compressed folder

It’s time to compress some files, so what format do you use? Zip, RAR, 7z, or something else? We performed some benchmarks to determine which format gives you maximum compression.

Compression ratio isn’t the only factor, of course. Some of these formats are just easier to use because they’re integrated into desktop operating systems, while some require third-party software.

File Compression Benchmarks

This is more complicated than it seems. How much compression you achieve will depend not only the on the archive type you create, but on the application you use to compress it and the settings you use. We stuck with popular applications at their default compression settings to simplify things.

Rather than messing with some of the usual file types here — like Word DOCX documents, which already use a form of Zip compression, and JPG images, which also use a form of compression — we decided to compress a few installed PC games. Games incorporate graphics, music, text files, executables, and various other different types of files, so they’re a good real-world dataset with various different types of files.

First, we installed Bastion and compressed its folder — about 863 MB in size of music, graphics, executable files, and various different types of documents:

  • Zip (Windows 8.1): 746 MB (86.4% of the original size)
  • Zip (WinZip): 745 MB (86.3% of the original size)
  • RAR (WinRAR): 746 MB (86.4% of the original size)
  • 7z (7-Zip): 734 MB (85% of the original size)

Next, we compressed Hotline Miami, which is 654 MB of data:

  • Zip (Windows 8.1): 316 MB (48.3% of the original size)
  • Zip (WinZip): 314 MB (48% of the original size)
  • RAR (WinRAR): 307 MB (46.9% of the original size)
  • 7z (7-Zip): 301 MB (46% of the original size)

And the Winner Is…

The winner by pure compression is 7z, which isn’t surprising to us. We’ve seen 7z come on the top of file compression benchmarks time and time again. If you want to compress something to use as little space as possible, you should definitely use 7z. You can even crank up the compression settings to save even more space, although it will take longer to compress and decompress.

Overall, Zip and RAR came pretty close to each other. WinZip also didn’t beat out the integrated Windows support for creating Zip files by that much. In short, we recommend:

  • For Maximum Compression: Create 7z archives with 7-Zip.
  • For Ease of Use and Maximum Compatibility: Create Zip files with the feature integrated into your operating system. For example, on Windows, select some files in Windows Explorer or File Explorer, right-click them, point to Send To, and select Compressed (zipped) folder.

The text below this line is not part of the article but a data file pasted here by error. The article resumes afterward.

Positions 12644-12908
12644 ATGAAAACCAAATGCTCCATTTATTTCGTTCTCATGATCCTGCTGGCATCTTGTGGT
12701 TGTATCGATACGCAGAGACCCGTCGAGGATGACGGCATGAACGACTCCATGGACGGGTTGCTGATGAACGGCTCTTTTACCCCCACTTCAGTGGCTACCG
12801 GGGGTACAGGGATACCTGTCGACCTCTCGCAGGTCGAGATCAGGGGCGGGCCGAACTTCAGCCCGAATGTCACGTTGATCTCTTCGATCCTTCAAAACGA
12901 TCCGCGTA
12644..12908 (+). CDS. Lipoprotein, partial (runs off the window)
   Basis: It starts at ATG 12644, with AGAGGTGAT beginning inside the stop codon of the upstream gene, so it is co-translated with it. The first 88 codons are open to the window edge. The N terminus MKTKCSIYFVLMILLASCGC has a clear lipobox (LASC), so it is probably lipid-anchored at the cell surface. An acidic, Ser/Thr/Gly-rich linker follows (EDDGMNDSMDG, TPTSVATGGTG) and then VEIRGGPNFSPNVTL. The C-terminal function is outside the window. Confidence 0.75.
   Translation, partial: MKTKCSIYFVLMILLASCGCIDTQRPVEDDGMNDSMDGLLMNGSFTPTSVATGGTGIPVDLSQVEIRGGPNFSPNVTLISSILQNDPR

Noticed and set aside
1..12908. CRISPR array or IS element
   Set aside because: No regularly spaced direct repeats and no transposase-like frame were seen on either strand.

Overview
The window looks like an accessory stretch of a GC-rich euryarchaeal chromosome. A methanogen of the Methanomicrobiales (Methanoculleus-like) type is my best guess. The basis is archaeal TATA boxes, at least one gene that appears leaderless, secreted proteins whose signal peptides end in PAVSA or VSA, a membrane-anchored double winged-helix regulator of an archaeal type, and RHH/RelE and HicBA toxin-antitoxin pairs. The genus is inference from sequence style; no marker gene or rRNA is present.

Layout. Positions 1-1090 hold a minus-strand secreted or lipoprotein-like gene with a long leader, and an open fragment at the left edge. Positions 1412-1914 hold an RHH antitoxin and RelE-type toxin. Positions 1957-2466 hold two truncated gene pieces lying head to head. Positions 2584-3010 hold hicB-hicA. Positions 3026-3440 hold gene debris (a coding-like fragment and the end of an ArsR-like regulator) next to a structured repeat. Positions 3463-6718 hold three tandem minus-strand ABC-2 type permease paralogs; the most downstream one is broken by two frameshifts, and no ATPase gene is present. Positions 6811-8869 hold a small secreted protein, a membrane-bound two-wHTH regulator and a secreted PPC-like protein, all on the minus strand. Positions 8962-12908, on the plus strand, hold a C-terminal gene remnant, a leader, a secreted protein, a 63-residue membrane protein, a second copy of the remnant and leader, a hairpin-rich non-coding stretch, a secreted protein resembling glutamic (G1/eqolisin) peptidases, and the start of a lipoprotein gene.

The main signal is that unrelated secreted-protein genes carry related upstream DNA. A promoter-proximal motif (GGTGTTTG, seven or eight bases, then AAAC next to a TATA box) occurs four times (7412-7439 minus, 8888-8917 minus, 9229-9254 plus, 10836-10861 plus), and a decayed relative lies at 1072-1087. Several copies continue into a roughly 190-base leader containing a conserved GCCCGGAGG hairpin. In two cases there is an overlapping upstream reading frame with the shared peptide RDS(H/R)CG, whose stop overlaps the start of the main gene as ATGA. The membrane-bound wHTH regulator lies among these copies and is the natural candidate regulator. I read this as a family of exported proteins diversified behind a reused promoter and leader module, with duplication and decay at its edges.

Operating System Support

If you’re just compressing files for your own use, you can use whatever file format you like. However, some archive formats are more interoperable and work out-of-the-box on various operating systems without installing third-party software. If you’re sending the archives to someone else, or you’re posting them online, you’ll probably want to use a format that the recipients can access with less fuss.

Here are the formats integrated into popular operating systems:

  • Windows: Zip only. This feature was added back in Windows XP, so practically every Windows user can create and extract zip files.
  • Mac OS X: Zip is supported, and so are other archive types like .tar.gz and .tar.bz2. .7z and .rar will require third-party software.
  • Linux: Zip is generally supported out-of-the-box. 7z and RAR files will work in standard programs like File Roller, but you’ll have to install the appropriate command-line utilities from your package manager first. Tar formats like .tar.gz and .tar.bz2 are supported out-of-the-box on Linux, too.
  • Chrome OS: Zip and RAR are both supported. Tar.gz and tar.bz2 can also be opened in the Files app, and the contents can be extracted.

Windows is the biggest stick-in-the-mud here — it only supports Zip files, so Zip is the most universal format. If you work with Mac or Linux, you could use a .tar format instead. 7z is the least supported — it’s not integrated into any operating system, so you’ll have to install an application to open .7z archives. But, if you want the best compression ratio possible, 7z is the way to go.

All compression benchmarks are rough.  You’ll get different results with different data and types of data. We’re happy with our overall results, but you might see different results when compressing different types of data.

Profile Photo for Chris Hoffman Chris Hoffman
Chris Hoffman is Editor-in-Chief of How-To Geek. He's written about technology for over a decade and was a PCWorld columnist for two years. Chris has written for The New York Times and Reader's Digest, been interviewed as a technology expert on TV stations like Miami's NBC 6, and had his work covered by news outlets like the BBC. Since 2011, Chris has written over 2,000 articles that have been read more than one billion times---and that's just here at How-To Geek.
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